Nonresident hunters must have a temporary arms permit in order to secure a license to hunt. Negotiations for this may be started through the nearest Italian consulate, allowing time for clearance of the application. Guns should be declared, along with ammunition, at the border upon entering Italy. The temporary arms permit should be presented with passport at the local police office in the area in which the hunter wishes to hunt. It is necessary that the visitor first have an invitation from the owner or tenant of a hunting site. Costs vary according to accommodations available. They can range from no cost at all, to just room and board in a nearby hotel, to complete share of the cost of renting the shooting site. There are no shooting regulations as to bag, hours, etc. Although the hunter may kill as many birds as he can hit, many sportsmen impose a self-limit of around one dozen.
SEASONS: From mid-August to mid-April. The best hunting is from the end of October through December and from early February through April, coinciding with the times of migration.
BEST HUNTING AREAS: The marshy swamps along coasts; inland lakes and rivers. Particularly good are areas between the Po and Tagliamento rivers; Apulia (in the south); Tuscany; Piedmont. Most shooting grounds are private, except in Apulia, where much of the land is public shooting area.
Visiting sportsmen may hunt on either private lands at the invitation of the owner or tenant, or on public lands by applying to the local authorities. If without a contact in Germany, apply in writing to any of the following for invitations or permission to hunt: Major Jans Krempel, Civil Affairs Office, U.S. Army Headquarters, Heidelberg; Herr Ulrich Scherping, Deutscher Jagdsch�tzverband, 3 Drachenfelsstrasse, Bonn; Bayerischer Jagdsch�tzen und J�gerverband, Luisenstrasse 25, Munich. Either a five-day permit or a one-year permit may be obtained, which in conjunction with a firearms permit (required for each weapon carried) and hunter's liability insurance, will permit hunting in any part of the country. There are no special regulations as to bag limits, hours of shooting, etc. Custom is to shoot at relatively close ranges, with jump shooting preferred to decoy hunting. Concealed stands, permanent blinds, boats and foot hunting are all popular. Decoys are rarely used.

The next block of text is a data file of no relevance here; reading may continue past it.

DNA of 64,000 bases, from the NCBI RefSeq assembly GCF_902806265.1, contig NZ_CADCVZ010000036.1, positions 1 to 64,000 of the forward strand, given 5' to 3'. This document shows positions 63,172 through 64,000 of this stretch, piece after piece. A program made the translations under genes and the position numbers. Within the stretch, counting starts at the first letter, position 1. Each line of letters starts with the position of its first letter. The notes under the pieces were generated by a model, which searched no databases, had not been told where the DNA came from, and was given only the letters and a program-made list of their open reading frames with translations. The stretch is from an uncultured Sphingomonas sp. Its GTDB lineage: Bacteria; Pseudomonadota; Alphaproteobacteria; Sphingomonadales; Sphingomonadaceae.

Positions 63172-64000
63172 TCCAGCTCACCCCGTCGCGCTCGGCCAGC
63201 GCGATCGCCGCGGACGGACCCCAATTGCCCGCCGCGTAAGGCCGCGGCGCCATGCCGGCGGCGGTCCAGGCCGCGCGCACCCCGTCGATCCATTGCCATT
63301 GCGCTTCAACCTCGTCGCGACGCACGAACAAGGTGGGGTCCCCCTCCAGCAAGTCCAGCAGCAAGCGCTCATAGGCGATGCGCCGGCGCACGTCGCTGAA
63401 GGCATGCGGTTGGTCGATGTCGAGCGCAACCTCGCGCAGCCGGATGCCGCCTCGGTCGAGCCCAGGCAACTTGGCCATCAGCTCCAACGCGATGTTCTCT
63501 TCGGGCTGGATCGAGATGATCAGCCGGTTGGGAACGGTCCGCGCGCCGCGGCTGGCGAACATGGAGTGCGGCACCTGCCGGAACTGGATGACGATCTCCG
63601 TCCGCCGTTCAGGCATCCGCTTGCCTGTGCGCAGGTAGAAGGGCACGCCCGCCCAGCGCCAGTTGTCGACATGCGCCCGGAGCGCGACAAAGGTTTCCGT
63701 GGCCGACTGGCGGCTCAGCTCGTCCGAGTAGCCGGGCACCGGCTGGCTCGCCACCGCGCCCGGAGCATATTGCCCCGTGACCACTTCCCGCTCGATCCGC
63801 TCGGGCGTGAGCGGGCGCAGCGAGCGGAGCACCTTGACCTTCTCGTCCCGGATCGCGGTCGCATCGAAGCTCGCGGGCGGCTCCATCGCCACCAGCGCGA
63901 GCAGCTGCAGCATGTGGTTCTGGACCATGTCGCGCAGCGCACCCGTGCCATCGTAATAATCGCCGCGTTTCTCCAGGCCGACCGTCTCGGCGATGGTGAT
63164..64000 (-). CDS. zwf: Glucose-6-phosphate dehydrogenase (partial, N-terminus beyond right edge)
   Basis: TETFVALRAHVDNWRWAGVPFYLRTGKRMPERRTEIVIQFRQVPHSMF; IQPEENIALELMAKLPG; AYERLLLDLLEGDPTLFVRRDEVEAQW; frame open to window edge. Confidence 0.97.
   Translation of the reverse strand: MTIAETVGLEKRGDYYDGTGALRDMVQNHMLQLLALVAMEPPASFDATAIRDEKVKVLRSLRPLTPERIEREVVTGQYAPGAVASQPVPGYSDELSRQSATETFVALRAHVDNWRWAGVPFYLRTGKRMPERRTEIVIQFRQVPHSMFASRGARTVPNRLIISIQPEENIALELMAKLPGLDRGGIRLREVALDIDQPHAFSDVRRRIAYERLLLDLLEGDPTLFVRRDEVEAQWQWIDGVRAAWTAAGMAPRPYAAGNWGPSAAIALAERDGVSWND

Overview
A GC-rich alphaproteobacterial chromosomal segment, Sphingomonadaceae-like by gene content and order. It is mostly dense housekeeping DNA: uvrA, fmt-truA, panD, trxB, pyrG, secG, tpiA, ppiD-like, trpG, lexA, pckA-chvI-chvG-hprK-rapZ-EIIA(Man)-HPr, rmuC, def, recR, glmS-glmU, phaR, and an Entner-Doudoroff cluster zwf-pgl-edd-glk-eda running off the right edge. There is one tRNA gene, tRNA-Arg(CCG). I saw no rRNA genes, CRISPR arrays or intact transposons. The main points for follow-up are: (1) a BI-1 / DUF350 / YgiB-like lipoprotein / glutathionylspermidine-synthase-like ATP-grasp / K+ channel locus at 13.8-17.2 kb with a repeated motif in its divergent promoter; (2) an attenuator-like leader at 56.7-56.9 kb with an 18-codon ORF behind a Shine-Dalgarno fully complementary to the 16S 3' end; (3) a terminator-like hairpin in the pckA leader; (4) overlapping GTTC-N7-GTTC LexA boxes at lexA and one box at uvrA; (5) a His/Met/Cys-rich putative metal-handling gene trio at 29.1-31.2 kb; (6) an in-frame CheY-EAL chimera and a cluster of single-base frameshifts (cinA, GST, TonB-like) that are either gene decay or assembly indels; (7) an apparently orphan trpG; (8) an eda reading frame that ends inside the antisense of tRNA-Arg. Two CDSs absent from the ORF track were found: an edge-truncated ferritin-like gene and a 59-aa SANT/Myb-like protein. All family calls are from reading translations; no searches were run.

SEASONS: From August 1 to January 31. The best time is fall.
Best hunting areas include the state of Schleswig-Holstein (bordering on Denmark); northern part of Lower Saxony (bordering on Holland); Baltic and North Sea coasts; valleys of Rhine, Weser, Inn, Elbe and Danube rivers; scattered lakes across country. Duck hunting grounds are predominantly private; those state-owned grounds which exist are in poor hunting areas and very small. Permission of local authorities is required to hunt on state-owned lands.
To secure a hunting license visiting hunters must submit an invitation to hunt in Holland to the Police Commissioner, The Hague. Detailed information as to serial number and caliber of weapons expected to be taken into the country must also be supplied. The license with this information on it will serve as a gun pass for crossing border.